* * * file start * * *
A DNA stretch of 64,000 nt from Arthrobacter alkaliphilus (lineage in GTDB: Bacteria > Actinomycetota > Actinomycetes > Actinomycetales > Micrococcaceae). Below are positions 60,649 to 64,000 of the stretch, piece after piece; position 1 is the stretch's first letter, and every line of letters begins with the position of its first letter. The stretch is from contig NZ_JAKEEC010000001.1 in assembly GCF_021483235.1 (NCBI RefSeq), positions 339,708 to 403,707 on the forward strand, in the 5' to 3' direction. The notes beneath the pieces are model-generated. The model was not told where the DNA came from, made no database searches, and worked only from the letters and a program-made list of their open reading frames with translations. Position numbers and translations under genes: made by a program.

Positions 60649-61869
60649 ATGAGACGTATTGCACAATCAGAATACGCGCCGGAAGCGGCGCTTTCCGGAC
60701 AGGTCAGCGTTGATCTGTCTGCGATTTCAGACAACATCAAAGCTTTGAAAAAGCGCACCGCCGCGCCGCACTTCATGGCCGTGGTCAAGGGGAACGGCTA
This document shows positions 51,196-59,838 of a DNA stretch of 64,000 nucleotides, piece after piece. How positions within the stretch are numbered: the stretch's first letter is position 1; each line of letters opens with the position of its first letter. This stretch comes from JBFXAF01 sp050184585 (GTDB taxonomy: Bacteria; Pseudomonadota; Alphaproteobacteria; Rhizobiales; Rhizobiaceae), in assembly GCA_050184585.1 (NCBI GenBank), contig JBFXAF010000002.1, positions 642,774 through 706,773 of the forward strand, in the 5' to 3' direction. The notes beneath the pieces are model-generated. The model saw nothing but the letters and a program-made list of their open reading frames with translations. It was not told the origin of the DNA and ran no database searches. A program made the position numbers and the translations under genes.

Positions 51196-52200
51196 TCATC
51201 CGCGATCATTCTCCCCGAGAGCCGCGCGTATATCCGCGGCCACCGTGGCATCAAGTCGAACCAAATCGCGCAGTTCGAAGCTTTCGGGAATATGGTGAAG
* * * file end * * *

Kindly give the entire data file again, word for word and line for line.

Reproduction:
A DNA stretch of 64,000 nt from Arthrobacter alkaliphilus (lineage in GTDB: Bacteria > Actinomycetota > Actinomycetes > Actinomycetales > Micrococcaceae). Below are positions 60,649 to 64,000 of the stretch, piece after piece; position 1 is the stretch's first letter, and every line of letters begins with the position of its first letter. The stretch is from contig NZ_JAKEEC010000001.1 in assembly GCF_021483235.1 (NCBI RefSeq), positions 339,708 to 403,707 on the forward strand, in the 5' to 3' direction. The notes beneath the pieces are model-generated. The model was not told where the DNA came from, made no database searches, and worked only from the letters and a program-made list of their open reading frames with translations. Position numbers and translations under genes: made by a program.

Positions 60649-61869
60649 ATGAGACGTATTGCACAATCAGAATACGCGCCGGAAGCGGCGCTTTCCGGAC
60701 AGGTCAGCGTTGATCTGTCTGCGATTTCAGACAACATCAAAGCTTTGAAAAAGCGCACCGCCGCGCCGCACTTCATGGCCGTGGTCAAGGGGAACGGCTA
This document shows positions 51,196-59,838 of a DNA stretch of 64,000 nucleotides, piece after piece. How positions within the stretch are numbered: the stretch's first letter is position 1; each line of letters opens with the position of its first letter. This stretch comes from JBFXAF01 sp050184585 (GTDB taxonomy: Bacteria; Pseudomonadota; Alphaproteobacteria; Rhizobiales; Rhizobiaceae), in assembly GCA_050184585.1 (NCBI GenBank), contig JBFXAF010000002.1, positions 642,774 through 706,773 of the forward strand, in the 5' to 3' direction. The notes beneath the pieces are model-generated. The model saw nothing but the letters and a program-made list of their open reading frames with translations. It was not told the origin of the DNA and ran no database searches. A program made the position numbers and the translations under genes.

Positions 51196-52200
51196 TCATC
51201 CGCGATCATTCTCCCCGAGAGCCGCGCGTATATCCGCGGCCACCGTGGCATCAAGTCGAACCAAATCGCGCAGTTCGAAGCTTTCGGGAATATGGTGAAG